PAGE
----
For a band with six members, the richness of sound Wilco is able to construct is not simply deep, but most interestingly features a kind of organized chaos. The orchestral breakdowns fall apart and then get sewn back together so smoothly you barely notice how dissonant the chords making waves in your eardrums just sounded. The prime example of this is in Via Chicago, where Tweedy’s lazy, gruffly sweet vocals ride calmly over a thunderstorm of sound, suddenly muting down to just him and solo guitar.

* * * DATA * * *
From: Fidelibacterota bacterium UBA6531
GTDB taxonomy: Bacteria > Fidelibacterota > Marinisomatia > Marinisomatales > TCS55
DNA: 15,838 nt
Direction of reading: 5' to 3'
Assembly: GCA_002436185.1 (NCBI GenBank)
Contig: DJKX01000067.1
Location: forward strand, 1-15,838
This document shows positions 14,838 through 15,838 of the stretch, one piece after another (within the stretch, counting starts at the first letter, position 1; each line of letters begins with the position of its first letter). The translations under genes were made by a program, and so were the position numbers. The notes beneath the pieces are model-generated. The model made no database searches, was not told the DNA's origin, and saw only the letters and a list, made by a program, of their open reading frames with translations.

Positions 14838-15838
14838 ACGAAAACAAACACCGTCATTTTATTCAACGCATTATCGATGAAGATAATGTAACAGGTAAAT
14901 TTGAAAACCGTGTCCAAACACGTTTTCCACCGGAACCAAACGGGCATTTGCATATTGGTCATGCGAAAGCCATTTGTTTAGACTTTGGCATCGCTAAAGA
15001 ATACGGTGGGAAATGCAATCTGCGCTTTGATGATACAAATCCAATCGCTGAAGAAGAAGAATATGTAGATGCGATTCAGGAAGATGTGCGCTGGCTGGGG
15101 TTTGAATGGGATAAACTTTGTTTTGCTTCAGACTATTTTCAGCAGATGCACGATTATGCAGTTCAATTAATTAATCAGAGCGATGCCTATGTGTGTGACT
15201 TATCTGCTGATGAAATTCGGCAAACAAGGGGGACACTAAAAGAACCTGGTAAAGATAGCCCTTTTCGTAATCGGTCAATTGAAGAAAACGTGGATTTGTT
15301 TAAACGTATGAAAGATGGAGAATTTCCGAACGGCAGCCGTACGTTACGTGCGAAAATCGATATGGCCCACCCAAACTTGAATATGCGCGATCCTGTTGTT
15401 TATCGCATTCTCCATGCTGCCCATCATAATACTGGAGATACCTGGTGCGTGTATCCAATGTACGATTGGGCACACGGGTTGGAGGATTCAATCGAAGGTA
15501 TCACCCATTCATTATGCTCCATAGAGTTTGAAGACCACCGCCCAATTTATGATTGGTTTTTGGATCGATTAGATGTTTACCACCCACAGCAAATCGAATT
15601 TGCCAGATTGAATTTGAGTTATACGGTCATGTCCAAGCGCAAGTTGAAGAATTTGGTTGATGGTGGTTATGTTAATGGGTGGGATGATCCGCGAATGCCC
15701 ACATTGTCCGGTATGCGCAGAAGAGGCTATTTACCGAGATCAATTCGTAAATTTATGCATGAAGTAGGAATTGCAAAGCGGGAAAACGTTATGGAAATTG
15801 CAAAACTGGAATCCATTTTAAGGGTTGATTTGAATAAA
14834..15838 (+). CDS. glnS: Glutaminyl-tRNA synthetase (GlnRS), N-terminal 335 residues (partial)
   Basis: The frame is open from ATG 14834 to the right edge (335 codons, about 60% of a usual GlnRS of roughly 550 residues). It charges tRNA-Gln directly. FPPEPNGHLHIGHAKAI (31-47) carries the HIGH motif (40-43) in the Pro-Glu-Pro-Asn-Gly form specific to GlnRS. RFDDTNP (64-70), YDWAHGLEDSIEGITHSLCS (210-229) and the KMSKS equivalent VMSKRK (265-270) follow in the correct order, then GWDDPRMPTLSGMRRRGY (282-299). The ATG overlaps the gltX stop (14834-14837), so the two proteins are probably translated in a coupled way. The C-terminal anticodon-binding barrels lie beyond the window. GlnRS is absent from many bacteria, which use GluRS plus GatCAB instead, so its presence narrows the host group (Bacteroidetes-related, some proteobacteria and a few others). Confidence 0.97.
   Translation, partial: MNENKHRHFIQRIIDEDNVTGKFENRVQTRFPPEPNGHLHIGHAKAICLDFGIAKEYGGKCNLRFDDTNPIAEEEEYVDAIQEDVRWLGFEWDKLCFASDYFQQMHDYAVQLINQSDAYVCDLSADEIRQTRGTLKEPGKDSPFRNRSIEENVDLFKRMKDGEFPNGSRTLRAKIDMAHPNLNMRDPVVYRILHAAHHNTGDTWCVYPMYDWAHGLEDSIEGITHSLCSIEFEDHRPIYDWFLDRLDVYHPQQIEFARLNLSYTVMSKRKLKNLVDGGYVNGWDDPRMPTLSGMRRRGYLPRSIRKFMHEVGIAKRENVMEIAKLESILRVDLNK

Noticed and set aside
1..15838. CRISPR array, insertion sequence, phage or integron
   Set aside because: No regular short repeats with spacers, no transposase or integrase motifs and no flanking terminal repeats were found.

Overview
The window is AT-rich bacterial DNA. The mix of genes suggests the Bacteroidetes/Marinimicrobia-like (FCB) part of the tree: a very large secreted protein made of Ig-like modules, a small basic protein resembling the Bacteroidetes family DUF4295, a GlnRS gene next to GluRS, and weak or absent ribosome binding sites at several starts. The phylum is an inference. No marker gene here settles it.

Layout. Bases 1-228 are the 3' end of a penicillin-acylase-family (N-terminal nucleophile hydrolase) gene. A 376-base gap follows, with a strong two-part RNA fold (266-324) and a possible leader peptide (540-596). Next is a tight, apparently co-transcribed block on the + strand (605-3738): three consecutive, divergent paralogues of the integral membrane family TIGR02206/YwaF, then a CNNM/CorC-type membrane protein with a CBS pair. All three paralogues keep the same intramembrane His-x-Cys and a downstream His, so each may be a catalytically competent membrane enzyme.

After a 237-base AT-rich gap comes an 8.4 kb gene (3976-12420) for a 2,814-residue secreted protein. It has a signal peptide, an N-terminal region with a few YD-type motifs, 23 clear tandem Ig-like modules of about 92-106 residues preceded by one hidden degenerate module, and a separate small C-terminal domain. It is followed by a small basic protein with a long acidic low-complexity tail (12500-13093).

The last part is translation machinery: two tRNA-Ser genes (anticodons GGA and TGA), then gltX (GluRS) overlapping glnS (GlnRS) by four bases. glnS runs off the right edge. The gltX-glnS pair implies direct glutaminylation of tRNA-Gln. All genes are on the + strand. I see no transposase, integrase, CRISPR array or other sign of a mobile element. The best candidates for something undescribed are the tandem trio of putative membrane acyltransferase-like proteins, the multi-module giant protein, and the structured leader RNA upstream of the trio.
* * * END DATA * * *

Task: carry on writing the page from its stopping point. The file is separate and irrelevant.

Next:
Make no mistake, though Wilco is a band that overflows with talent, Jeff Tweedy is the artistic genius driving the ship. Oftentimes when bands have such complicated, calculated instrumentals, the quality of the lyrics never quite live up to the promise of the melody. This is not the case for Tweedy’s lyrics, which in some cases are quite literally Poetry with a capital “P,” taken directly from his publication Adult Head, a book of Tweedy’s poetry. Only Jeff Tweedy could make the melancholy lyrics “I am trying to break your heart” cause couples to snuggle closer to each other. There’s something very believable and endearing in the way that he alternates between cooing and screaming to his audience. If you were listening closely, you may have even caught that in the love song Walken, Tweedy replaced the first round of lyrics “The more I think about it/The more I’m sure it’s you” with his wife’s name, Sue. It is this sort of authenticity that, combined with Tweedy’s creative instincts and general swagger, sells out shows in minutes. Wilco fans love him and he loves us back, and after going to just one show, I guarantee you’ll be hooked for life.